Basketball has always been a huge part of Pegg Rozzell’s life. She was one of three sisters who played basketball for Owen High in the 1960s. She still attends Warlassies games today.
It was at one of those games that something - or rather, the lack of something - caught her eye. Hanging from the rafters were the retired jerseys of standout Owen basketball players Brad Daugherty and Brad Johnson. There were banners recognizing state championships. But there was nothing marking what is perhaps the school’s finest athletic achievement.
Between 1964 and 1969, during an era before Title IX created equal access to sports for girls and women, the Warlassies basketball teams won 90 consecutive games - a prep record that still stands today among existing schools (Bailey High School, which holds the all-time record of 107 straight wins, closed in 1968). Rozzell was on those teams, along with her sisters, Carol Tyson and Terri Brooks.
Owen will recognize the teams by unveiling a banner on Wednesday, Nov. 30 between the girls and boys games against Enka.
“We typically only hang banners in the gym for state championships, but it was brought to our attention that they didn’t have state championships for girls back then,” said Owen High principal Meg Turner, a basketball standout herself in Virginia. “This team did some absolutely incredible things. And I’ll say if there had been equal opportunity back then, this team probably would’ve won a state championship or two.”
Rozzell is “thrilled” the teams are being honored, she said.
“In high school I was not really conscious of the significance of that record. It was just a normal part of my life,” she said. “As I look back now I see what an amazing accomplishment it was.”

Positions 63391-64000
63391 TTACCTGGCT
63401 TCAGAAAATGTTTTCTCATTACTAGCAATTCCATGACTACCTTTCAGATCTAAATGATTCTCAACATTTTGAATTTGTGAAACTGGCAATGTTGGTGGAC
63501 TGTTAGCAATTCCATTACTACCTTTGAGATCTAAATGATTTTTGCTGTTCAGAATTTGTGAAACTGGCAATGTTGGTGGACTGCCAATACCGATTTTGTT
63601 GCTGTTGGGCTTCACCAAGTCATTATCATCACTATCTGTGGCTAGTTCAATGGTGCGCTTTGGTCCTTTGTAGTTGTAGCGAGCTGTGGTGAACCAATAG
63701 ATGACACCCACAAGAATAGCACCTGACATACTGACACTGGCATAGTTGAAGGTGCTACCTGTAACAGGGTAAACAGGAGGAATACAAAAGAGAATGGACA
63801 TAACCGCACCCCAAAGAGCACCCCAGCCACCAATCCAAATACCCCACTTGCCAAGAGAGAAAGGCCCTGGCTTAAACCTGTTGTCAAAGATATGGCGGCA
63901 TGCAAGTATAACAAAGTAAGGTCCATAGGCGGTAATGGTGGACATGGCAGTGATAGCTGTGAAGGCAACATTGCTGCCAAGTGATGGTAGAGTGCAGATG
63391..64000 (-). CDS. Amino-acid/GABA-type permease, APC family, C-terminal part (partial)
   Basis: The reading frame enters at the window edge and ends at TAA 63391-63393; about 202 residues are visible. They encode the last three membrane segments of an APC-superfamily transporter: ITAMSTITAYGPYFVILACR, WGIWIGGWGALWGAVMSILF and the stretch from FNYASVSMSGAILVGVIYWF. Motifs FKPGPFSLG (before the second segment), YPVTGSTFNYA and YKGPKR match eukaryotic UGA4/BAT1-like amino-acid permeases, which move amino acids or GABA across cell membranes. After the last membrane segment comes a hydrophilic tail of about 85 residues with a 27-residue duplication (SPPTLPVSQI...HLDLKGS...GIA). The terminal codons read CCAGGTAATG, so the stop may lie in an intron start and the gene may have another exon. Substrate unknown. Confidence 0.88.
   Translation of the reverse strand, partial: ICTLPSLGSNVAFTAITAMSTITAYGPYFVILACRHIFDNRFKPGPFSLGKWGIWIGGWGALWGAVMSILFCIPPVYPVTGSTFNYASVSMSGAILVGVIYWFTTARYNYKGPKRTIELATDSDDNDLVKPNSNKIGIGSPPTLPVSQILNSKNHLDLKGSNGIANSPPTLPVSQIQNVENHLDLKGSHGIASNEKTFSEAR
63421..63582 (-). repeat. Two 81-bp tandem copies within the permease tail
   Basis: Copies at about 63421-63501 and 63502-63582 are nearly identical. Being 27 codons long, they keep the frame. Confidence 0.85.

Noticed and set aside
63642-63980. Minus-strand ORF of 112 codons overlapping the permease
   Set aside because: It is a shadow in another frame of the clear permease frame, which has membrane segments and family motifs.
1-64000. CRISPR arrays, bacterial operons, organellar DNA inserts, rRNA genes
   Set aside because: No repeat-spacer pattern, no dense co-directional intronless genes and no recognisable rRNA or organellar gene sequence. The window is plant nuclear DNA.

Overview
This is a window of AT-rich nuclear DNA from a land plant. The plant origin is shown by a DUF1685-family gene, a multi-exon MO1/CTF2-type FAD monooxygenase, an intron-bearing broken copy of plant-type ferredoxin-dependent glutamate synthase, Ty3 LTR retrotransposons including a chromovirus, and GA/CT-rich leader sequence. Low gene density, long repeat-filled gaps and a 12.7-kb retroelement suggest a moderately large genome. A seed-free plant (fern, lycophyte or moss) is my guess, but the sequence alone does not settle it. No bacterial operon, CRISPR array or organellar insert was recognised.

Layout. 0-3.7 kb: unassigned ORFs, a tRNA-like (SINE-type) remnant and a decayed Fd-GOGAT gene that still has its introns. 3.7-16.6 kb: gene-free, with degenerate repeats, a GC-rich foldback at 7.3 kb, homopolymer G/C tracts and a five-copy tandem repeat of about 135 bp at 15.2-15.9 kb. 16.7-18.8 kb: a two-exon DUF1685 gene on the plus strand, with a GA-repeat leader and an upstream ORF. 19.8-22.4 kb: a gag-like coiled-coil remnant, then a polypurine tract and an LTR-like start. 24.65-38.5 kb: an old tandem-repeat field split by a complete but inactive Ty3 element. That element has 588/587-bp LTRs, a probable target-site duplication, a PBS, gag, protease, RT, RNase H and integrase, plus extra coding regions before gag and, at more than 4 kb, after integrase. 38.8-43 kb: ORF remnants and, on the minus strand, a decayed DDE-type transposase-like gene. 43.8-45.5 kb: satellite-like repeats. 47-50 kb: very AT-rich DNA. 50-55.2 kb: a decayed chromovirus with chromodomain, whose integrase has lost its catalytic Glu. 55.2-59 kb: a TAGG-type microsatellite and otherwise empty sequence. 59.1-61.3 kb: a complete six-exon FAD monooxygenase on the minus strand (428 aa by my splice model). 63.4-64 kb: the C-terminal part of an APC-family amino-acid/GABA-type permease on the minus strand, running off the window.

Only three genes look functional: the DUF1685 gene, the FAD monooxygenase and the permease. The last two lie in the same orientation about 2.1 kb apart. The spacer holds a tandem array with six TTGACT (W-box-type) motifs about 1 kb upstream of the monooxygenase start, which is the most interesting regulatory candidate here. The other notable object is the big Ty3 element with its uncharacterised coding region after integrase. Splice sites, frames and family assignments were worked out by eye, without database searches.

Sarah Horne started playing for the Warlassies during the 1963-64 season under the late Bill Rucker (who would go on to win 638 games as a high school coach). Horne lost one game during her entire high school basketball career.
“I was a naive 14-year-old as a freshman coming onto the Bill’s team,” she said. “All I knew what that I loved the sport and I had a chance to try out. I didn’t like losing, and I never thought about losing. I just always assumed that when we played we were going to win.”
Horne and a team "loaded with talent" won throughout her freshman year, Horne recalled.
“We lost the final game, in a tournament at the end of the season, by one point,” she said. “The ball came to me, and I drove to the basket and scored. But they didn’t call a foul and didn’t count the basket.
“The referee from that game approached me the last game of the season my senior year and confessed he didn’t call that foul my freshman year because he felt like it would’ve put too much pressure on me,” she said. “It was devastating. Even after all those years.”
Carl Bartlett, chairman of the Swannanoa, Black Mountain and Charles D. Owen Athletic Hall of Fame, believes Horne is the best basketball player to ever come out of Western North Carolina.
“She came from a family of good athletes, and she was just way ahead of her time,” he said.
Horne was named to the All-WNC team in a time before there was a team dedicated to female student-athletes. She considers those super-successful 1960s Warlassies teams as pioneers.
“By us winning all of those games it gave the rest of the teams in the area something to shoot for,” she said. “That streak really helped to put Owen on the map.”
Chesney Gardner, the Warlassies’ sophomore center, said it will be an honor to play Nov. 30 on the night the teams that won 90 games in a row are honored. Rozzell coached Gardner in recreation league basketball year several years ago. Gardner’s grandmother was a teammate of Rozzell’s.
“My grandmother used to always tell me how she would throw girls around when she played,” Gardner said. “To have players from that team there that night watching us will be a really big honor. They deserve to be honored. Ninety wins is a huge deal.”